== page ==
Something happens when the sun goes down. As December closes in, doors begin to open here in Vallejo. Open houses and dinner parties. Cocktails and desserts. Laughter, conviviality, and a smack of drama just for fun. This week alone I have had conversations about tattoos, eccentric neighbors, sailing, Spruce our little pop-up shop, Callaghan Construction, the mispronunciation of sandwiches as sang-wiches. Stories of grandfathers topped the bill as did Iberian singers, concrete beaches, clowning for a children’s dance troupe in Russia and riding brooms to Las Vegas. I was even gifted a scarecrow for my winter garden. I have eaten shrimp and cheese, Continue reading “RESOLUTION”
I like Vallejo . . . a lot. One of the things about Vallejo that has inspired me to engage more locally, including the writing of this blog and running for Planning Commission, is the current debate over the fate of the old Sperry Mill site. I believe more than any one topic, The Sperry Mill debate, even with its divisiveness, Continue reading “FRIENDS OF VALLEJO”
There are two best days in any restaurant owner’s life. The day they open and the day they close. I have experienced both. It had always been a dream of mine, since I was a very young man, to own a restaurant. Even my mother and father supported the idea and offered to work for me. Either, or the both, of them would have made excellent hosts. My restaurant was in Emeryville, in the shopping center where Trader Joe’s is located. I took over an old Hobbee’s and made it into a sweet little place. Actually Continue reading “THE BIG NIGHT”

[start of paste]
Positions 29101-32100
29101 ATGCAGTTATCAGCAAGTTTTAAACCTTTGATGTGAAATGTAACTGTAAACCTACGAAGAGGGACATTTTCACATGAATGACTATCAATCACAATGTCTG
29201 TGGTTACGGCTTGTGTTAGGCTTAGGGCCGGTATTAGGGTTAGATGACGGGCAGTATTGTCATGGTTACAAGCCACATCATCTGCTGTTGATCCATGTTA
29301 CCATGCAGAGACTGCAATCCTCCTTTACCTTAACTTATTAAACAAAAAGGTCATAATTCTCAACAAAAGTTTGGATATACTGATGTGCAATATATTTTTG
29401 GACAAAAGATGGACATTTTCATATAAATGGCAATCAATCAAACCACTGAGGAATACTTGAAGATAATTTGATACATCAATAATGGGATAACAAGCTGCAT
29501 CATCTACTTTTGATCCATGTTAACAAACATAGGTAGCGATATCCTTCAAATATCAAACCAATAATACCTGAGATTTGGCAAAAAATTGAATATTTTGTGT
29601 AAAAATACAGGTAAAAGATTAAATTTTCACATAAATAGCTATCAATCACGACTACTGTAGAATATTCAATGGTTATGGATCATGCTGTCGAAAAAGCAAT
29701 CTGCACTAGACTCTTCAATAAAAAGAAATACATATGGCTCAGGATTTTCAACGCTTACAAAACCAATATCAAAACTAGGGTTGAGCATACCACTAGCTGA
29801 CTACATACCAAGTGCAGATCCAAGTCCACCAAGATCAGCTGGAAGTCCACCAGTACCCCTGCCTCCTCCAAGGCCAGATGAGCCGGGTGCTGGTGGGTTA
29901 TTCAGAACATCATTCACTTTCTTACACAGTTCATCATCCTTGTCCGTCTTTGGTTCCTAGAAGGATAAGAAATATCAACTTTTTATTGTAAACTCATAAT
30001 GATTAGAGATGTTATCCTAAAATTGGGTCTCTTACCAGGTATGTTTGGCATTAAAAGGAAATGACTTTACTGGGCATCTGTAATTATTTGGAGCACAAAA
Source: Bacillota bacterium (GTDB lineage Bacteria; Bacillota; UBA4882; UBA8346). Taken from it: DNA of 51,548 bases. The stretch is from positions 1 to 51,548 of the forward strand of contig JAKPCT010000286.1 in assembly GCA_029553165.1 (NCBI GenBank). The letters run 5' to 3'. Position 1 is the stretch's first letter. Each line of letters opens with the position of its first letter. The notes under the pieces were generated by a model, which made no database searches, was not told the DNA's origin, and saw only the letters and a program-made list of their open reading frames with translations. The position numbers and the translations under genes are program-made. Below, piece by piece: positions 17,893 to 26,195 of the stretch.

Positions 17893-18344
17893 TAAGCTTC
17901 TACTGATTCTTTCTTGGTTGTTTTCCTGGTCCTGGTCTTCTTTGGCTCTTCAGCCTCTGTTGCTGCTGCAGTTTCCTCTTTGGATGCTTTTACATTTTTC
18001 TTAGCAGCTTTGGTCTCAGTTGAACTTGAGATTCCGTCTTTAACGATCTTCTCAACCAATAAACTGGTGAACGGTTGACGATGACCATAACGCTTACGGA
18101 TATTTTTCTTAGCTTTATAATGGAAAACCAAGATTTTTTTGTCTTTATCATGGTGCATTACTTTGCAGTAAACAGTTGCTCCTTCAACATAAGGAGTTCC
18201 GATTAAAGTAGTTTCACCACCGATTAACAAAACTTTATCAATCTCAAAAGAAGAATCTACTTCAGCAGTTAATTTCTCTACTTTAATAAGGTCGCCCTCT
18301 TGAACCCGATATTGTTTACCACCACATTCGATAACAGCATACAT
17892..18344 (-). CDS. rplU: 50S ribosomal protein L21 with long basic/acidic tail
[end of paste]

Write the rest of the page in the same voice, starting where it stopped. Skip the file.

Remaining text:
My first barbecue was So I Married An Axe Murderer. I was hired to be the personal chef for the movie’s star, Mike Myers. (Rob Fried and/or Cary Woods: Guys, if you are considering a remake of Rudy, I am still game to travel with you. I’ve got this great idea for a trailer setup and can even prepare Keto! Just saying.) Back to it. Not being a fanatic of pop culture, the first thing that came to mind was Michael Myers the goalie mask wearing slasher from the John Carpenter film: Halloween. My first day on set a crew member looked at me and said, “Not Michael Myers, Mike Myers from Wayne’s World”
“OH.” I said, still not convinced.
That was my first barbecue. In the movie industry we Continue reading “SO I MARRIED AN AXE MURDERER”
Life is about experiences. Ones we enjoy in the present, then again in the remembering, and yet again in the sharing and the retelling. Years ago I volunteered for an organization called Rebuilding Together (RT), formerly known as Christmas in April. Every now and then we called it Christmas in June, or July or sometimes August. You see RT is an organization that, once a year, helps the elderly and those in need repair their homes so that they are safe and clean. Many times I have gone in to replace entire kitchens and bathrooms. Other times we would just Continue reading “FRIEND AND PHO”